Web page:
The significance of this third item, the "spirit", for the new society-to-be is something that none of the earlier socialists recognized as profoundly as did Landauer. We must realize what he means by it -- always assuming of course that we do not understand spiritual reality merely as the product and reflection of the material world, as mere "consciousness" determined by the social "being" and explicable in terms of economic-technical relationships. It is rather an entity sui generis that stands in close relation to the social being, without, however, being explicable at any point in terms of the latter.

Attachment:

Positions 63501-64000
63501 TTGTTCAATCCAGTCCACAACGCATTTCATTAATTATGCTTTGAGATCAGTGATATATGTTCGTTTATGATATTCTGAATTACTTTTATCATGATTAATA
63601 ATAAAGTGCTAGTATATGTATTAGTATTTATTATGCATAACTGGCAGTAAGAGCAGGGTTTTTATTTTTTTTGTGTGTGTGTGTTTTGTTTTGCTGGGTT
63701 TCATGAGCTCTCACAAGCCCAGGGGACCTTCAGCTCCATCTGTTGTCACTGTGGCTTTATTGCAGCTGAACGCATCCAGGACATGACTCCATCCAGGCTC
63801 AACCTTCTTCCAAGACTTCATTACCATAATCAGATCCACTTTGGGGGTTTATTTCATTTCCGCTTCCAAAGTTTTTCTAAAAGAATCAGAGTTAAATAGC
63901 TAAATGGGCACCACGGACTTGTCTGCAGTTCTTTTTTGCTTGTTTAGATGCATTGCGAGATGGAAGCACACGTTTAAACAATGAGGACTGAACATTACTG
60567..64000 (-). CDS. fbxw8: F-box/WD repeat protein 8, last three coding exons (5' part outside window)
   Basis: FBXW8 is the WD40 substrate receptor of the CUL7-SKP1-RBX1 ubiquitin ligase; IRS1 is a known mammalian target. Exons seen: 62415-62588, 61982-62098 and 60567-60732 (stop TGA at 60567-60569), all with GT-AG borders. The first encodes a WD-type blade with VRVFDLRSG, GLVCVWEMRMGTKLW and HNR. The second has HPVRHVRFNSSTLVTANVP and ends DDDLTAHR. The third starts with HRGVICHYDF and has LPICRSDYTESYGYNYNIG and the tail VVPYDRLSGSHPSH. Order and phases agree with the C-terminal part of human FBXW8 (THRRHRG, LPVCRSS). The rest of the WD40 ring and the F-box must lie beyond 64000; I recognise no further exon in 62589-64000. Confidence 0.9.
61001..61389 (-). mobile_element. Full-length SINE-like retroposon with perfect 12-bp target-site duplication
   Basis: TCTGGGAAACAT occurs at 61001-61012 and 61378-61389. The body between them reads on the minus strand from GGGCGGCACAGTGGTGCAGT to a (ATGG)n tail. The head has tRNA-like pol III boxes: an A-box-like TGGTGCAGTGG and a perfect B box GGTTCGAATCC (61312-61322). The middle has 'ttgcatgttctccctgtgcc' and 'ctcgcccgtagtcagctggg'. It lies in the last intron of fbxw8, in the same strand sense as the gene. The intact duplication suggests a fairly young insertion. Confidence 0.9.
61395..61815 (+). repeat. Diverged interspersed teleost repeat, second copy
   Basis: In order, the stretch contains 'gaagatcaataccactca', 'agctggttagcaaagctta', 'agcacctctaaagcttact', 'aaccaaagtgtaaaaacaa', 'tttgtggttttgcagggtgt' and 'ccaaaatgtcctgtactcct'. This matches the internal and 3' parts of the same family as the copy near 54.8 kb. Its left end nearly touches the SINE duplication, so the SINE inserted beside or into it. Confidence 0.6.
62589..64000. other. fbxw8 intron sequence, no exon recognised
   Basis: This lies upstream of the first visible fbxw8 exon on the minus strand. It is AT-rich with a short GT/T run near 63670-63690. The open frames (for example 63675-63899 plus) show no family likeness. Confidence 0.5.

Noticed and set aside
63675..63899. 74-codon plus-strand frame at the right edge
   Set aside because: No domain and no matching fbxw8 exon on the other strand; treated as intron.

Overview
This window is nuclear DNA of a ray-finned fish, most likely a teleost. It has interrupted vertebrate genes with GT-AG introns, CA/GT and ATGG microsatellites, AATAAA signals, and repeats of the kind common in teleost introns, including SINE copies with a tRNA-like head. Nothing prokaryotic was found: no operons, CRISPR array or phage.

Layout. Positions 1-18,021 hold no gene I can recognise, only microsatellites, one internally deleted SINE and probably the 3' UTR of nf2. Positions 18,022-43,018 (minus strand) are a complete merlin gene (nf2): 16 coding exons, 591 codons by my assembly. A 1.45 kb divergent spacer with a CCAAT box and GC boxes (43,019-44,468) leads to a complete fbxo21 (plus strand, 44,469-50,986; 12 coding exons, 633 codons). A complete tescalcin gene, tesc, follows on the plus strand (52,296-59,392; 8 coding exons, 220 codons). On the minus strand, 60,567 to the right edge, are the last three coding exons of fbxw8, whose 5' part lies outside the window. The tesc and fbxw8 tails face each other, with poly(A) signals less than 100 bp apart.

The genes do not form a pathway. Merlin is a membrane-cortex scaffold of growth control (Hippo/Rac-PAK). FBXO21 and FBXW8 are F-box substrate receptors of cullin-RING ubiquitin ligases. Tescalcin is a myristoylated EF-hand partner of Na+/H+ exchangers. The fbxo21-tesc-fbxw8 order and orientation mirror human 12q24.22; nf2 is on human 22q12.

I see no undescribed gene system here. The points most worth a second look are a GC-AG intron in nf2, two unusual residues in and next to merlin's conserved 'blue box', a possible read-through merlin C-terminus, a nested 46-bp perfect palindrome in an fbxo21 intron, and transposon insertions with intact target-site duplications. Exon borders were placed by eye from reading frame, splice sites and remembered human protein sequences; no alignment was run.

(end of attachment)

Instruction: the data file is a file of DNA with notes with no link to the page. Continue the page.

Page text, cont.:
"A degree of high culture is reached," says Landauer, "when the various social structures, in themselves exclusive and independent of one another, are all filled with a uniform spirit not inherent in or proceeding from these structures, but reigning over them purely in its own right. In other words: such a degree of culture arises when the unity pervading the various forms of organization and the supra-individual formations is not the external bond of force, but a spirit dwelling in the individuals themselves and pointing beyond earthly and material interests." As an example Landauer cites the Christian Middle Ages (truly the sole epoch in the history of the West comparable in this respect with the great cultures of the Orient). He sees the Middle Ages as characterized not by this or that form of social life, such as the County Commune, the guilds, corporations and trade-confraternities, the city-leagues, nor even by the feudal system, the churches and monasteries and chivalric orders -- but by this "totality of independent units which all interpenetrate" to form "a society of societies". What united all the variously differentiated forms and "bound [54] them together at the apex into a higher unity, a pyramid whose point was not power and not invisible in the clouds, was the spirit streaming out of the characters and spirits of individual men and women into all these structures, drawing strength from them and streaming back into the people again". How can we invoke this spirit in a time like ours, "a time of un-spirituality and therefore of violence; unspirituality and therefore mighty tension within the spirits of individuals; individualism and therefore atomization, the masses uprooted and drifting like dust; a time without spirit and therefore without truth?" It is "a time of decay, and therefore of transition". But because this is so, in such a time and only in such a time will the spirit be conjured to reappear; such conjurations are the revolutions. What, however, makes room for the spirit is the attempt at realization. "Just as the County Communes and numerous other instruments of stratification and unification were there before the spirit filled them and made them what they have meant to Christendom; and just as a kind of walking is there before the legs develop, and just as this walking builds and fashions the legs -- so it will not be the spirit that sends us on our way, but our way that will bring the spirit to birth in us." But this road leads "those who have perceived how impossible it is to go on living as they are, to join together and put their labour at the service of their needs. In settlements, in Societies -- despite all privation". The spirit that animates such people helps them along their common way, and on this way and on it alone can it change into the new spirit of community. "We socialists want to give spirit the character of reality so that, as unitive spirit, it may bring mankind together. We socialists want to render the spirit sensible and corporeal, we want to enable it to do its work, and by these very means we shall spiritualize the senses and our earthly life." But for this to happen the flame of the spirit must be carefully tended in the settlements lest it go out. Only by virtue of living spirit are they a form of realization; without it they become a delusion. "But if the spirit lives in them it may breathe out into the world and suffuse all the seats of co-operation and association which, without it, are but empty shells, gaols rather than goals. We want to bring the Co-operatives, which are socialist form without socialist content, and the trades-unions, which are valour without avail -- to Socialism, to great experiments." "Socialism," says Landauer in 1915, [55] "is the attempt to lead man's common life to a bond of common spirit in freedom, that is, to religion." That is probably the only passage where Landauer, who always eschewed all religious symbolism and all open avowals of religion, uses the word "religion" in this positive and binding sense -- uses it to express the thing he craves: a bond of common spirit in freedom.